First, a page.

engage the transmission, shift through the
gears and engage the clutch to check for slipping. You don’t
want to purchase a bike that will need serious service before
you even ride it.
For our purposes Ebay was a dud, we really
couldn’t find anything that fit our budget. So we turned
to Craigslist. Searching through the Charlotte listing showed
lot’s of bikes between $1,500 and $3,000 and a few in
the range we were looking $500-$1,000. We looked at a few for
$500 but they were all really beat. Then we saw it, the light
at the end of the tunnel. It was a 1996 KX 125 with a Pro Circuit
pipe, Pro Taper handlebar and a recent top end rebuild. The
bad thing was the seller wanted $900 for it. The bike appeared
to be just what we were looking for, albeit $55 more than we
had to spend.
Upon inspection the bike had some short comings,
it had some serious flat spots in the rims, the rear brake lever
was loose/ floppy and it would need a clutch rebuild sooner
than later. We pointed out these issues, offered the seller
$700 and with some reluctance he took it. The good news is the
tires were OK and the chain and sprockets had life left in them.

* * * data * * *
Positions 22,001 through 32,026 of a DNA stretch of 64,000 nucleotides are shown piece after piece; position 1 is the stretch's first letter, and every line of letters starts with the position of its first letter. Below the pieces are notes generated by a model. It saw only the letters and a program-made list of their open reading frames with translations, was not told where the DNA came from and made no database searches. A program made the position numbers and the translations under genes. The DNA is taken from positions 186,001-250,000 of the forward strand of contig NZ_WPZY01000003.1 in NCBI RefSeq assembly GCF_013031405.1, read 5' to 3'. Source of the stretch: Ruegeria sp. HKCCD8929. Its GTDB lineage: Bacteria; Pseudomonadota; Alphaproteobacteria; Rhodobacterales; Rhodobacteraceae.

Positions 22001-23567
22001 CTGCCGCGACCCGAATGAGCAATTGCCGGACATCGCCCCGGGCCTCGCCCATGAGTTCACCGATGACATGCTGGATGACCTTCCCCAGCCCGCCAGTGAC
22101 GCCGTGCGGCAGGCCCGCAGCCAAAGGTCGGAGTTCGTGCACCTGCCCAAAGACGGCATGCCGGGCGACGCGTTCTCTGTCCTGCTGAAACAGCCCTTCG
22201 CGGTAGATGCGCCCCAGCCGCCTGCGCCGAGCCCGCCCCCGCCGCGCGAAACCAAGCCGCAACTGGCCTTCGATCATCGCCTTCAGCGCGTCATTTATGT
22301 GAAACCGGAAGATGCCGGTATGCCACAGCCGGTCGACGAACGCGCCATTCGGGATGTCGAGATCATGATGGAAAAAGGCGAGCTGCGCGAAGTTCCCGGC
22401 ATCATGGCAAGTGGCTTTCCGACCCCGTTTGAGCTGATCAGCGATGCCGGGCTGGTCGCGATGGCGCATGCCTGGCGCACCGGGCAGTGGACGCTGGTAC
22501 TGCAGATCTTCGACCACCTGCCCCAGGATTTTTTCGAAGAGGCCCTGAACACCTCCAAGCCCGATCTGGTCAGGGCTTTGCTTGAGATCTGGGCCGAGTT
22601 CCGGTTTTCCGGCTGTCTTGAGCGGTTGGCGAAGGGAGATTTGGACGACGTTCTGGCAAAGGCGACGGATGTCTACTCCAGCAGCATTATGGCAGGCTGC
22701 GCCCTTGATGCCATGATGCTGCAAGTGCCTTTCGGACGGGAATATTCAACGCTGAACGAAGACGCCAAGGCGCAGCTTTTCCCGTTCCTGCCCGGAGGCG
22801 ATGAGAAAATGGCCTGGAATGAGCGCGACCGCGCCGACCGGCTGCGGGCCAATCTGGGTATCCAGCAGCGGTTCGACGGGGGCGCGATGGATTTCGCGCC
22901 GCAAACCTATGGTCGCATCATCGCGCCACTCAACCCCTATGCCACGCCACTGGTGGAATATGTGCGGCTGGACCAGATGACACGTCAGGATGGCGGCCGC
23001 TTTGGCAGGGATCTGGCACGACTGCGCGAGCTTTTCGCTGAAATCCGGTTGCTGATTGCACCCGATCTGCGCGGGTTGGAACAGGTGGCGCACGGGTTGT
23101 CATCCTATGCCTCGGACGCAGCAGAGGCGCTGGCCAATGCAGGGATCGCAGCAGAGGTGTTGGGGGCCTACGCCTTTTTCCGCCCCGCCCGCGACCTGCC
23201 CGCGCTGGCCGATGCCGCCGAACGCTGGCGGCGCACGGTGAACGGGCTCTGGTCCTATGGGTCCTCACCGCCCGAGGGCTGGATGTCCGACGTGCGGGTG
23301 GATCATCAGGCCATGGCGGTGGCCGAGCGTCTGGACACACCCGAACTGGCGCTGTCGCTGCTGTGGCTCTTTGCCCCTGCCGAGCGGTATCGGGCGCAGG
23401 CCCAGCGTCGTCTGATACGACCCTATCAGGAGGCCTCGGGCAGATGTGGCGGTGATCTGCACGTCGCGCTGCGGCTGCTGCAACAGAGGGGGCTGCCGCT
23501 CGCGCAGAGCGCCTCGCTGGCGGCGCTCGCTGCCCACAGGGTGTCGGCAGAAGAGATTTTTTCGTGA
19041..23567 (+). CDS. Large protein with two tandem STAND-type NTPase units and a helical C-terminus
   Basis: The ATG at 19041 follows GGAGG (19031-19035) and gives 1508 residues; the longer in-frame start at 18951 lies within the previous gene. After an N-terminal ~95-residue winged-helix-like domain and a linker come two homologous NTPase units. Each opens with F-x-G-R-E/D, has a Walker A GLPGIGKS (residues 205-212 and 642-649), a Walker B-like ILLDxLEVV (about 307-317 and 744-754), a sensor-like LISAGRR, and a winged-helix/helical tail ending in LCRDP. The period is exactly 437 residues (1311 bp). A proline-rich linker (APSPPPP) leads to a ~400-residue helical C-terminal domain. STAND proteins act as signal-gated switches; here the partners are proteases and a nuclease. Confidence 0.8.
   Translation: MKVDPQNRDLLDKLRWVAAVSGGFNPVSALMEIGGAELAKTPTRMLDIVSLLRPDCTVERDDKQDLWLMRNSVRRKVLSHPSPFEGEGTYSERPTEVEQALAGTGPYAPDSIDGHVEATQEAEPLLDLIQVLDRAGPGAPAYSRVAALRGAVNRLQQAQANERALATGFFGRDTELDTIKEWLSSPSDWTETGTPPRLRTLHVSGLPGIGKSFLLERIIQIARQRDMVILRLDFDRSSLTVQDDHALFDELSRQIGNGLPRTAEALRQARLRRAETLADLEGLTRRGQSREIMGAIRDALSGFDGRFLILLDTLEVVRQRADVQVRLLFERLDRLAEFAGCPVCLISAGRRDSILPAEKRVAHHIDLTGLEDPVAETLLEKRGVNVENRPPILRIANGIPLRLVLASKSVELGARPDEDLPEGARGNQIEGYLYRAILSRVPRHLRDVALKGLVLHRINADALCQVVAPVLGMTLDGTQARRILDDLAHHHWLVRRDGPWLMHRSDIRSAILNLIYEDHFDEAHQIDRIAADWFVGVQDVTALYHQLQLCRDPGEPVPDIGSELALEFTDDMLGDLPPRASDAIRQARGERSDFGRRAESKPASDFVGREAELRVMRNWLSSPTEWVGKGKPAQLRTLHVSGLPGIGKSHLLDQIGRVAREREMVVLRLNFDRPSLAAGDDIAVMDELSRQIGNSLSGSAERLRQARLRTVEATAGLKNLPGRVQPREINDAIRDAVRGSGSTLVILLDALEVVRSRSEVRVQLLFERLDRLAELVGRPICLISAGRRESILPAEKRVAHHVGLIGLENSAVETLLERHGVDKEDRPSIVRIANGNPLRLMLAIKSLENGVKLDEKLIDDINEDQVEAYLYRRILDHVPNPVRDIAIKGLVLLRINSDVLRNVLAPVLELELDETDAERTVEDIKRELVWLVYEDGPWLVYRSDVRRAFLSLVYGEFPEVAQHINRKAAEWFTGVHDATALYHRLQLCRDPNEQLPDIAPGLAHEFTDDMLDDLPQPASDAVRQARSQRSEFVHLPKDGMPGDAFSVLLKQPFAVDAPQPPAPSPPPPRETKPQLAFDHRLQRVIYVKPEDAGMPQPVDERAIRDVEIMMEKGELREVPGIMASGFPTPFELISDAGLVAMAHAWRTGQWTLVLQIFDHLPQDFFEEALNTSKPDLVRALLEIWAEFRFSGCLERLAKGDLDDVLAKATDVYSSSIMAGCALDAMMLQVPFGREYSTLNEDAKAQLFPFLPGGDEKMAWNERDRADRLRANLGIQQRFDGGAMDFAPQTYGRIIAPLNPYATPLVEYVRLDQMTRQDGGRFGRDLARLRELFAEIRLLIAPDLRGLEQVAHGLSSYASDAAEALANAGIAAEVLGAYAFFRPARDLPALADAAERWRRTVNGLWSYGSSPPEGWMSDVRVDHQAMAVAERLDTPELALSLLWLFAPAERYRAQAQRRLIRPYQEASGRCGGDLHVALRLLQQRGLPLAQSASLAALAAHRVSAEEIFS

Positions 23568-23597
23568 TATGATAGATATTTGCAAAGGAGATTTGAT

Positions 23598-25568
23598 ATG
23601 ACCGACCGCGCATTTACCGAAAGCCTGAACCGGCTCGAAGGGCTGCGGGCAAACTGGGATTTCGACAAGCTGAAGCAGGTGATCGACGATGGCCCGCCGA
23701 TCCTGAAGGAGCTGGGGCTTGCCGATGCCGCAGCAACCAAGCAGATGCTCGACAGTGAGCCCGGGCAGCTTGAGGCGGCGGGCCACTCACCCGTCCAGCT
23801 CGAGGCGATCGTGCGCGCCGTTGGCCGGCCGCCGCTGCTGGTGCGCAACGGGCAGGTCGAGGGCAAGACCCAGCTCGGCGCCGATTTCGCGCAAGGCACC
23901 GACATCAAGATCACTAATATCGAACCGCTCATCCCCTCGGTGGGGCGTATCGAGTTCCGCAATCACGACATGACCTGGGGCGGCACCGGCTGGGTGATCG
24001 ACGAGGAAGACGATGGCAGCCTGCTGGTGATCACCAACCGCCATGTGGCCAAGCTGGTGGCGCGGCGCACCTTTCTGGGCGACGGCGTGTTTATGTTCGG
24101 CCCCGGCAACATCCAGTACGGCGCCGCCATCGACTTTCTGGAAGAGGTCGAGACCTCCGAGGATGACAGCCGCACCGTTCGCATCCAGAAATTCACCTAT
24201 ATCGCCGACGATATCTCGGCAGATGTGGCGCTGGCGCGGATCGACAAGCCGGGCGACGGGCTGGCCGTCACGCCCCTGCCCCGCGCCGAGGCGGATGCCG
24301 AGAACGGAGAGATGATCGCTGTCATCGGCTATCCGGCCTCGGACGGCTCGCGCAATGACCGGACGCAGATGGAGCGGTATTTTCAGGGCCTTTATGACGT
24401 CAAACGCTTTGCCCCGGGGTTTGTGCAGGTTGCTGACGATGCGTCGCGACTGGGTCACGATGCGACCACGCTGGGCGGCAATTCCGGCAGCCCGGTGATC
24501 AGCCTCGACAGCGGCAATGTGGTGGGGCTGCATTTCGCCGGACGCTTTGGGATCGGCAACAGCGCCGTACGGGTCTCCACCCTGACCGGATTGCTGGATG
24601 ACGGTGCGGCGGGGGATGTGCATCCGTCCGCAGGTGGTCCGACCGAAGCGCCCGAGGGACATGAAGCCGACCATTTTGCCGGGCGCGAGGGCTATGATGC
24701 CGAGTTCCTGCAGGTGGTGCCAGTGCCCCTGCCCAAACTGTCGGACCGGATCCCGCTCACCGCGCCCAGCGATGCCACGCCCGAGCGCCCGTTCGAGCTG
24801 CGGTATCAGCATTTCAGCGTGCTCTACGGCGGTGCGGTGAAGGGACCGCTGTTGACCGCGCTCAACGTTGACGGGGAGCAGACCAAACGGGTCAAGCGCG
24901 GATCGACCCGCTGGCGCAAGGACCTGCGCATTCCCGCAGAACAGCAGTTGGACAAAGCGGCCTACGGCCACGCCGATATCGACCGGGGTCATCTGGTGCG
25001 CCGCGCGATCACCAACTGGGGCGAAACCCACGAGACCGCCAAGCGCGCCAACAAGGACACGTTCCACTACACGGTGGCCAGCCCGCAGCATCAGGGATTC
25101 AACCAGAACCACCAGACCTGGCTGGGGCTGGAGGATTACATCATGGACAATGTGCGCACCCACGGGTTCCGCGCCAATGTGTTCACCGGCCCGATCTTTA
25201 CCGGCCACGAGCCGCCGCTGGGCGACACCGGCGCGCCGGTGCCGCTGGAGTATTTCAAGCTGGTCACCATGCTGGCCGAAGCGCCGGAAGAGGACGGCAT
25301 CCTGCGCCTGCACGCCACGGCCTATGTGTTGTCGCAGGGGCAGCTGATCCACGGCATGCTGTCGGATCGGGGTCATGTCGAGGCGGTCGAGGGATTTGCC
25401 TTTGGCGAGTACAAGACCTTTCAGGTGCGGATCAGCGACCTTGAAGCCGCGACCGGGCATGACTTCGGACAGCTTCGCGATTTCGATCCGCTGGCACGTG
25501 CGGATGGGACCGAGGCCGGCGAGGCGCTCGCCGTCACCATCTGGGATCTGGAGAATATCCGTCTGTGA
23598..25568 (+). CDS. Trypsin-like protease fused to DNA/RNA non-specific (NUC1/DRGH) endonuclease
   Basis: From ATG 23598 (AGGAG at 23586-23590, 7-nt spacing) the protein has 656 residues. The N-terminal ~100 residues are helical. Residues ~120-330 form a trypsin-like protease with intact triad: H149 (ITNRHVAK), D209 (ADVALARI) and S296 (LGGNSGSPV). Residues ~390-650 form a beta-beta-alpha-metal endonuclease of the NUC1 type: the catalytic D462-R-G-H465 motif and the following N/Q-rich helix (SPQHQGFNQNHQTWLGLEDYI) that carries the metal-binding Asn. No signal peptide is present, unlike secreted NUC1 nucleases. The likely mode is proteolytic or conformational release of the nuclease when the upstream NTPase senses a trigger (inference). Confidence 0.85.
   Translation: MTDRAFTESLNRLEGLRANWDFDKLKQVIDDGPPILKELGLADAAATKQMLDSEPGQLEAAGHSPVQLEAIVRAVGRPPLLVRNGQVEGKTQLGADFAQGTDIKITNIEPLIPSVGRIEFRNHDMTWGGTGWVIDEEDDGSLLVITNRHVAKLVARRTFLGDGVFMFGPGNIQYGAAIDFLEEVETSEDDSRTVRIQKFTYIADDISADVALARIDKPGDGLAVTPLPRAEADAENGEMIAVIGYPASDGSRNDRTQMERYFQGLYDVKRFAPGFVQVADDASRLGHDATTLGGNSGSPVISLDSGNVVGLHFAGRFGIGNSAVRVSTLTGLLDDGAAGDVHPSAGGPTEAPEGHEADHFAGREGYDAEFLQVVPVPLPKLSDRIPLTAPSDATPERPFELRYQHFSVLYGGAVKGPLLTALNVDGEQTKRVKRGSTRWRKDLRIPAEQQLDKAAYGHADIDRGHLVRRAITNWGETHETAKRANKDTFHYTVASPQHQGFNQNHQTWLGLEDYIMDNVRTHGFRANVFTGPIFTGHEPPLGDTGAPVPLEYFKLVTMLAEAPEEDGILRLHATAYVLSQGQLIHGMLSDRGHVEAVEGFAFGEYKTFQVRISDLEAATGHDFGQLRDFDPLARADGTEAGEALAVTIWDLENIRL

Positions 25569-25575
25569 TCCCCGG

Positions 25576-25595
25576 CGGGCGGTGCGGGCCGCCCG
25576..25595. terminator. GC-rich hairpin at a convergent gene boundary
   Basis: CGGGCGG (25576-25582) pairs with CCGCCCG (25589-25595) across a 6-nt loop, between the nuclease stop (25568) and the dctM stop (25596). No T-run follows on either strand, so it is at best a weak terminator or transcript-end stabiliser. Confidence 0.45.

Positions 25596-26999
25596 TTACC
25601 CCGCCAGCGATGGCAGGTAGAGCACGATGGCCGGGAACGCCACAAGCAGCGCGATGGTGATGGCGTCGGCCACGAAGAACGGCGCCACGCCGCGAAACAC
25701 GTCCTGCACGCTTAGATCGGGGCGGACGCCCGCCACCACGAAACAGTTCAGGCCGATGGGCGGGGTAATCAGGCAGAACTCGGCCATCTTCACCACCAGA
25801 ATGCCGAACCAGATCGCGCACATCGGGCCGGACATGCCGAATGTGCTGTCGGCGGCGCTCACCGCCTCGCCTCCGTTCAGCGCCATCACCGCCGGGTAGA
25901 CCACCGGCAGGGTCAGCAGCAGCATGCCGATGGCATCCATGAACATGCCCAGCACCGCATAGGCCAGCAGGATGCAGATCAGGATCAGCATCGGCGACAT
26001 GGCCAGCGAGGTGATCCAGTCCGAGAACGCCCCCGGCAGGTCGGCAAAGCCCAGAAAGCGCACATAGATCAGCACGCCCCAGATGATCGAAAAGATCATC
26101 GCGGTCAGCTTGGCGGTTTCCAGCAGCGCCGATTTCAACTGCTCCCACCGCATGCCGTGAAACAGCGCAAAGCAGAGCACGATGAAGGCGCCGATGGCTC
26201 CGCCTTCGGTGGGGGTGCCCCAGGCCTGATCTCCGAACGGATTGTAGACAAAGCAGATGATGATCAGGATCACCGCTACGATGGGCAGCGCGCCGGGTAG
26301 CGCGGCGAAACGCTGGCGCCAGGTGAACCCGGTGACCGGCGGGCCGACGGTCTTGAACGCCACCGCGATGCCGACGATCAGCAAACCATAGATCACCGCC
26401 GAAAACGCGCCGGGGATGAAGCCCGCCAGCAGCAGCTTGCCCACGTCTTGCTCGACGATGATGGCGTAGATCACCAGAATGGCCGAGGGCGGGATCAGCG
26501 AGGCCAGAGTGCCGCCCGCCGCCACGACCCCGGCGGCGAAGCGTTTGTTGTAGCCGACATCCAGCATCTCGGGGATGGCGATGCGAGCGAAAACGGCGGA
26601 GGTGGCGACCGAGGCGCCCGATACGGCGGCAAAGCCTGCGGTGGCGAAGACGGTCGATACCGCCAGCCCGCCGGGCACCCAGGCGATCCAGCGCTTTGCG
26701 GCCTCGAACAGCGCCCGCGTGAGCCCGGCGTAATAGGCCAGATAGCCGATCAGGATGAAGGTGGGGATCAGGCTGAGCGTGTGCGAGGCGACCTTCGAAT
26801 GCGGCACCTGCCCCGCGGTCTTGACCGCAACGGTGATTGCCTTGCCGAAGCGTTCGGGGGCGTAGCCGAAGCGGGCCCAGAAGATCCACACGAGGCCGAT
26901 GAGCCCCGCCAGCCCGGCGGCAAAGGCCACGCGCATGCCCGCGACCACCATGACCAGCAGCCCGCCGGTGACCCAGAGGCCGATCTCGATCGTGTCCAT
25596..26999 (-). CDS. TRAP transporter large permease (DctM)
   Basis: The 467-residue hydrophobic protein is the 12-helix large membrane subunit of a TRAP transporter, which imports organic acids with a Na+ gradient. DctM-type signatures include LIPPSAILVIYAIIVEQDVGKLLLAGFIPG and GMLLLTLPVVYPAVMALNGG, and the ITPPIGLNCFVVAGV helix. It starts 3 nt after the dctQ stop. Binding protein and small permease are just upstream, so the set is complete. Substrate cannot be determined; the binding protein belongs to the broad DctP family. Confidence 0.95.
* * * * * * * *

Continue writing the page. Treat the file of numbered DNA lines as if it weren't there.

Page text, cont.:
The bike could be ridden as is and will be a great platform
for some mechanical experience. We now had riding gear and a
bike for just under $1,500. With our spare $146.00 we purchased
a service manual for $20.00 off Ebay.
With our owners manual in hand we went out
to the EDM shop to go through our new KX to look for any problems
that would get in our way on first day out and to lube/ tighten
all the fasteners. We made some shims for the loose gear shifter
and rear brake lever using a soda can and with all bolts tight
it was time for the test ride. For our inaugural ride we chose
a riding area that would allow us to have fun without having
to worry about clearing any massive jumps that would require
the power of a bigger bike.